First pickings of 2019!

Of course it’s cheating because these are the winter pickings of last season’s sowings, but it was nice to be able to take these off on the first day of the new year.  We took the last of the beetroot partly because I was reconfiguring the patch it was growing in as a raised bed this morning, but also because the weather forecast is predicting some severe weather with temperatures some way below freezing. There’s even some suggestion that this winter might exceed last winter in severity, so we dug these and they’re cooked already.

The other green vegetable aside from the savoys which are doing well this year is the cima di rapa – turnip tops with a college education. We read about them in the late summer and sowed a few just to see what they were like.  The leaves, eaten raw,  are quite mild with just a hint of horseradish like heat.  They’re most often used in a pasta dish and are apparently much liked in Italy but sadly Anna del Conte, one of my favourite writers says she doesn’t like them at all.  Still, we mustn’t be slaves to fashion. It’s rermarkable that they’ve grown steadily through the diminishing days and are just coming into flower. Once they’ve done that they don’t last long before breaking into flower.

The other main job of the day was covering any growing crops with fleece to stop them from checking when the temperature goes down to -3 or -4C.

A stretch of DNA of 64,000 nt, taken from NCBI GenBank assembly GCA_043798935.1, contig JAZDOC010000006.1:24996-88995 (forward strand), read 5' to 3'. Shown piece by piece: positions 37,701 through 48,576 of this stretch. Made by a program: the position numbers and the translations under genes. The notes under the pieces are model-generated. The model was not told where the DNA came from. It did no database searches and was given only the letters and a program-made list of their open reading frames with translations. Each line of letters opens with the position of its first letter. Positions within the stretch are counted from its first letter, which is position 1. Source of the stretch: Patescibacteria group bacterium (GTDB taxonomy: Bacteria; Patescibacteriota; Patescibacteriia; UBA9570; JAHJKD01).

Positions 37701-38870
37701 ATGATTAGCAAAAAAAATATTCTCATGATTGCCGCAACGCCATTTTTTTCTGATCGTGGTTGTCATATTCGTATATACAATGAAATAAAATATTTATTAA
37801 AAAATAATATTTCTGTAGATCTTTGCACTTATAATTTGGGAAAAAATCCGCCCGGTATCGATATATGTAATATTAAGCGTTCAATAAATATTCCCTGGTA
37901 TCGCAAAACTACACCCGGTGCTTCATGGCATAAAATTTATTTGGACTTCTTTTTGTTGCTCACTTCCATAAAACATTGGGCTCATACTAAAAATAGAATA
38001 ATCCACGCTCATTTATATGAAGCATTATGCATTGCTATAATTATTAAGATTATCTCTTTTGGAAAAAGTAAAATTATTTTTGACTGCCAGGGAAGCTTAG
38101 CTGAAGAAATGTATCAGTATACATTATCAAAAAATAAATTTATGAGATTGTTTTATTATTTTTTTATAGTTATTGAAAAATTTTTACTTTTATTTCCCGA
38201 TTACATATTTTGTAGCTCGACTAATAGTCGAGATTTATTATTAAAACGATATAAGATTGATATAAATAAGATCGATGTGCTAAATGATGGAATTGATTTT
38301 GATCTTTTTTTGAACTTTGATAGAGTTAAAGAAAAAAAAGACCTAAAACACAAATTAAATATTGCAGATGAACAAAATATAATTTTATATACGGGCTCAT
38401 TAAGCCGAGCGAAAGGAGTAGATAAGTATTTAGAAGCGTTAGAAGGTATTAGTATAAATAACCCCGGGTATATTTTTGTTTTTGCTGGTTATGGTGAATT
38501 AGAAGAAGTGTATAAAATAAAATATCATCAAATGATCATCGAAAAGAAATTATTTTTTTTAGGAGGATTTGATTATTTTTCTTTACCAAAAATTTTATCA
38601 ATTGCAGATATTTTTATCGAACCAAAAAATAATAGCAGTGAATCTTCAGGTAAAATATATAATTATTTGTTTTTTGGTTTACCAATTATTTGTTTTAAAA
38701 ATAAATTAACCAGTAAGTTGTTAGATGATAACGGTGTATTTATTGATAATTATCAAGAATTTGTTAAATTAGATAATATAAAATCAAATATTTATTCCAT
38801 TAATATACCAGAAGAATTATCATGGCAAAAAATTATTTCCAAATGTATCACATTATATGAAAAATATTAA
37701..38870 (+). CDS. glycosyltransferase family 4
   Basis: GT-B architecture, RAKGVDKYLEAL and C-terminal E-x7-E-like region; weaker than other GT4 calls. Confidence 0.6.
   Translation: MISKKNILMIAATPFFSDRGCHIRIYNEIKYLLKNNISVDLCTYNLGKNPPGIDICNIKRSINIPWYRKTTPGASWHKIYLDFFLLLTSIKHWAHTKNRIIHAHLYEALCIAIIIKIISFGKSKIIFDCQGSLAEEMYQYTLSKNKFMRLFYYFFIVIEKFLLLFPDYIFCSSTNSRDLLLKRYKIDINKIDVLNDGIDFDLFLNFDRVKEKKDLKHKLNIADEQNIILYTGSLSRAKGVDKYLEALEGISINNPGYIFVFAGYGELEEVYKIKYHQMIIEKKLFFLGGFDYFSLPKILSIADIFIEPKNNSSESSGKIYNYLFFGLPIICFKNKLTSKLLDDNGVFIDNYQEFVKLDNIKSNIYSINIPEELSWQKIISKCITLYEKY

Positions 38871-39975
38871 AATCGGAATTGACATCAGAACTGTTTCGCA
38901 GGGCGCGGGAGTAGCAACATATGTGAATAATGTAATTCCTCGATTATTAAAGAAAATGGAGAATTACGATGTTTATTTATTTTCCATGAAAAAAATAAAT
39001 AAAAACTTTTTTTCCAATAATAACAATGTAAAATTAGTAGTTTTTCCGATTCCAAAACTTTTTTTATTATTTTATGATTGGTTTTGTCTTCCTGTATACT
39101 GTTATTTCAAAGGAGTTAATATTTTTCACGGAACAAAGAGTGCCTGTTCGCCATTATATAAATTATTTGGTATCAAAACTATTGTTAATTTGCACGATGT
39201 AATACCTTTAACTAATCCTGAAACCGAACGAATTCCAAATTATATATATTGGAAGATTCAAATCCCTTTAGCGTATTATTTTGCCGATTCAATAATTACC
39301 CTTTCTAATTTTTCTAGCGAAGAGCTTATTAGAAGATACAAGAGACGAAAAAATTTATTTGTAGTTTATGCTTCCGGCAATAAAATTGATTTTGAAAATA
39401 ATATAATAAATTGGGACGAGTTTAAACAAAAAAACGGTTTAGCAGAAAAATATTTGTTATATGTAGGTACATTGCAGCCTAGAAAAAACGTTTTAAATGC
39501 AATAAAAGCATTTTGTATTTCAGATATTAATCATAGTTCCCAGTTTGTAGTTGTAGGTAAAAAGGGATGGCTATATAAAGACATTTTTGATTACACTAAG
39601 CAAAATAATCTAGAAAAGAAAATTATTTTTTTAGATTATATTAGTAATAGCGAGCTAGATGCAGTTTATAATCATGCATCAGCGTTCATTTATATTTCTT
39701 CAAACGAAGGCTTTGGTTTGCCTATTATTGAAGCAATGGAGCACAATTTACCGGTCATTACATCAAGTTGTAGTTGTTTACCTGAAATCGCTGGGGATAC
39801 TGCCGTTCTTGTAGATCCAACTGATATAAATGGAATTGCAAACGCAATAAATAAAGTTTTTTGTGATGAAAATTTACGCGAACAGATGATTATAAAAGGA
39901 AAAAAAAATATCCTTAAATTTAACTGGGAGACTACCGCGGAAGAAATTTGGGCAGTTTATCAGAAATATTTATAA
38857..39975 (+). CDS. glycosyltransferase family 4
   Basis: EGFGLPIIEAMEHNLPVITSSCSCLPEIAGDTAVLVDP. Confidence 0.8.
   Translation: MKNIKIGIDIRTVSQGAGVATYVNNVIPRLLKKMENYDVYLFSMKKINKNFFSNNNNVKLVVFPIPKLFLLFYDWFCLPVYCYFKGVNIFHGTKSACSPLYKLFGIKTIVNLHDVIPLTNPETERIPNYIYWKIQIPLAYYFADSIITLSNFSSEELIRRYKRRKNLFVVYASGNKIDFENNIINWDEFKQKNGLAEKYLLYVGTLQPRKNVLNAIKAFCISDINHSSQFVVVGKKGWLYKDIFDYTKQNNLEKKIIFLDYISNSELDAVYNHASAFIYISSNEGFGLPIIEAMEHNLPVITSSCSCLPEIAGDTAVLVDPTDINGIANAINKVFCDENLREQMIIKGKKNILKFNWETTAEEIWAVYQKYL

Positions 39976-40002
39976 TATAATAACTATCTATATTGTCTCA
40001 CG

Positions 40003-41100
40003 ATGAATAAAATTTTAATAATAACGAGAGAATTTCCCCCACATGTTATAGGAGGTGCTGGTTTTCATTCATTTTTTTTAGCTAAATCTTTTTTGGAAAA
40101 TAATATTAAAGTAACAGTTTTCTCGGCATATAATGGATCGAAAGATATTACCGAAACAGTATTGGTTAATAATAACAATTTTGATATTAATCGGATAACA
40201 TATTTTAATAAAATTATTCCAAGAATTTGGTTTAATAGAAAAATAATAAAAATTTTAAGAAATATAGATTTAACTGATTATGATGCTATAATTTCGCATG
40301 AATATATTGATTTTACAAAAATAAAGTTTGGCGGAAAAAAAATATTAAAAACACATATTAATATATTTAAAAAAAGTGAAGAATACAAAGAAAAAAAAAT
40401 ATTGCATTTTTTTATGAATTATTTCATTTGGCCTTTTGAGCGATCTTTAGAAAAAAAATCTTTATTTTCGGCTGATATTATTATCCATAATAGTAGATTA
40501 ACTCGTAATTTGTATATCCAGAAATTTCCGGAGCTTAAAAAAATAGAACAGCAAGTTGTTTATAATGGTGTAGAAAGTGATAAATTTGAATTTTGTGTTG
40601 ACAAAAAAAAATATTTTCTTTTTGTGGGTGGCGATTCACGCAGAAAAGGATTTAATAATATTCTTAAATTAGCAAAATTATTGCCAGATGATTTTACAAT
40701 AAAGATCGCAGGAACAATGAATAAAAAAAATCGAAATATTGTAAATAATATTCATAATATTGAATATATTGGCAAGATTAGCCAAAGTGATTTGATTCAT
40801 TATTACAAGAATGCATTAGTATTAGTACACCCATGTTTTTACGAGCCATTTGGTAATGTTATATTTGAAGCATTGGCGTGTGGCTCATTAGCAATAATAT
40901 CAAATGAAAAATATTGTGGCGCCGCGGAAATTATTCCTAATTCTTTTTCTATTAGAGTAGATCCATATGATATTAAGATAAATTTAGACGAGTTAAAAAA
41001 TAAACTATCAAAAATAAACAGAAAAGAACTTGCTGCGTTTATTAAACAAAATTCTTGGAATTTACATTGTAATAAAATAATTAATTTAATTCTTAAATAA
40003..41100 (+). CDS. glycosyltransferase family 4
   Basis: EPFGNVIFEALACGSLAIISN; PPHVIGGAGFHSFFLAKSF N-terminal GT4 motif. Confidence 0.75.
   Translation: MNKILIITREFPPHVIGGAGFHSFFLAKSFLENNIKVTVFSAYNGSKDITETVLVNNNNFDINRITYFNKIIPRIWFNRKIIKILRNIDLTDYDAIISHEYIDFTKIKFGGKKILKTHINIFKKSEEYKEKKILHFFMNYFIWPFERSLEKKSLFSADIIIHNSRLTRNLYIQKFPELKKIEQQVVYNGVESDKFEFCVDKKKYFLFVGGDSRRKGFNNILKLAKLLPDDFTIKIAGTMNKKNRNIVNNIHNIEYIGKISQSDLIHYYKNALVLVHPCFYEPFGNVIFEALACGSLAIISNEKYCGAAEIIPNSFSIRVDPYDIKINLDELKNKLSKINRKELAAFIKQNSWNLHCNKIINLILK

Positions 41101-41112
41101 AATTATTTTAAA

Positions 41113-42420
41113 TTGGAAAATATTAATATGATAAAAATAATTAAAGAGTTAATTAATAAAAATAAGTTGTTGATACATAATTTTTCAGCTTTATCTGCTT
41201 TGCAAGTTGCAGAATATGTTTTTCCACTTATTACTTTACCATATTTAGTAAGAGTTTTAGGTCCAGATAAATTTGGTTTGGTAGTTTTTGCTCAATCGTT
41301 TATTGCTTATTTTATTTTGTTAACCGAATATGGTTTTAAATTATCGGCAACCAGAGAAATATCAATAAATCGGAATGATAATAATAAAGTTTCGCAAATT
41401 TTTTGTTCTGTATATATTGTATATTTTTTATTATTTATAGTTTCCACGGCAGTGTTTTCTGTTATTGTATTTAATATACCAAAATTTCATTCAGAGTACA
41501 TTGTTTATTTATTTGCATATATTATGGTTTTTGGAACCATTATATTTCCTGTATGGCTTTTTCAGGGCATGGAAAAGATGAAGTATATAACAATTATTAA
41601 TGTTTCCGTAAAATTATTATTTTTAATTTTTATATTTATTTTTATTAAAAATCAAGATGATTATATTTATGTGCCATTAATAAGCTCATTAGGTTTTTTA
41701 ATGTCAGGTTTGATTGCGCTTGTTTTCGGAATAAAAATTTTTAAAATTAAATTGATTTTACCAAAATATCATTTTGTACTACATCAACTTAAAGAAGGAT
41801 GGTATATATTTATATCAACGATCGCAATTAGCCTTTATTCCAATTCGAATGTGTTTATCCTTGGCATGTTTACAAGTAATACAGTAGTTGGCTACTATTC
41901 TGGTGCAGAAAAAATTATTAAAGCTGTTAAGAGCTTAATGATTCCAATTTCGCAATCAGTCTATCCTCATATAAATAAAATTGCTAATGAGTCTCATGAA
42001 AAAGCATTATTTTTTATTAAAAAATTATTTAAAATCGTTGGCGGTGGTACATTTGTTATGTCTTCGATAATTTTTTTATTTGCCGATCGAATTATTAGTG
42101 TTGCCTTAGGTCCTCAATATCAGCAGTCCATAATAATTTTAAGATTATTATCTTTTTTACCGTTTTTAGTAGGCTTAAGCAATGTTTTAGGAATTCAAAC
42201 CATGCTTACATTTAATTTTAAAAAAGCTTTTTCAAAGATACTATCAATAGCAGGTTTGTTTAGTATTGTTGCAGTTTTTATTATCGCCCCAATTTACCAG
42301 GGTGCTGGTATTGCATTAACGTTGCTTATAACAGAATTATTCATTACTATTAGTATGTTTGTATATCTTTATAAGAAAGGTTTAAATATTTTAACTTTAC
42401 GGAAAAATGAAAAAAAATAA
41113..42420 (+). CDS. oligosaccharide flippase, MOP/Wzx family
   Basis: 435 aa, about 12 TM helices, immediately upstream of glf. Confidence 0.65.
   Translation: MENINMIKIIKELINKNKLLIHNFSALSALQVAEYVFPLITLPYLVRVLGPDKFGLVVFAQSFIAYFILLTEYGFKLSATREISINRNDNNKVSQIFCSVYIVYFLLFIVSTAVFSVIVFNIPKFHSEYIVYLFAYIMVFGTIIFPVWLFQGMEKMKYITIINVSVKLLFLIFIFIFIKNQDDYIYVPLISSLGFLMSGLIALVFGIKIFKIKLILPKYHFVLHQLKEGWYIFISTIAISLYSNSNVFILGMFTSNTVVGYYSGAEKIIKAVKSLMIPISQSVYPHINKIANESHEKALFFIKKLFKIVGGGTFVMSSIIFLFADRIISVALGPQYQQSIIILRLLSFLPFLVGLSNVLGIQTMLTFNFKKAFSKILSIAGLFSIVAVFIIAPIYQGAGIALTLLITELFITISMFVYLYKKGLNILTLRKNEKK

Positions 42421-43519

Author: Dave Pole

I've spent my life doing a lot of things, all of them interesting and many of them great fun. When most people see my CV they probably think I'm making things up because it includes being a rather bad welder and engineering dogsbody, a potter, a groundsman and bus driver. I taught in a prison and in one of those ghastly old mental institutions as an art therapist and I spent ten years as a community artist. I was one of the founding members of Spike Island, which began life as Artspace Bristol. ! wrote a column for Bristol Evening Post (I got sacked three times, in which I take some pride) and I worked in local and network radio and then finally became an Anglican parish priest for 25 years, retiring at 68 when I realised that the institutional church and me were on different paths. What interests me? It would be easier to list what doesn't, but I love cooking and baking with our home grown ingredients. I'm fascinated by botany and wildlife in general, and botanical illustration. We have a camper van that takes us to the wild places, we love walking, especially in the hills, and we take too many photographs. But what really animates me is the question "what does it mean to be human?". I've spent my life exploring it in every possible way and the answer is ..... well, today it's sitting in the van in the rain and looking across Ramsey Sound towards Ramsey Island. But it might as easily be digging potatoes or making pickle, singing or finding an orchid or just sitting. But it sure as hell doesn't mean getting a promotion, beasting your co-workers or being obsequious to power, which ensured that my rise to greatness in the Church of England flatlined 30 years ago after about 2 days. But I'm still here and still searching for that elusive sweet spot, and I don't have to please anyone any more. Over the last 50 or so years we've had a succession of gardens, some more like wildernesses when we were both working full-time, but now we're back in the game with our two allotments in Bath.

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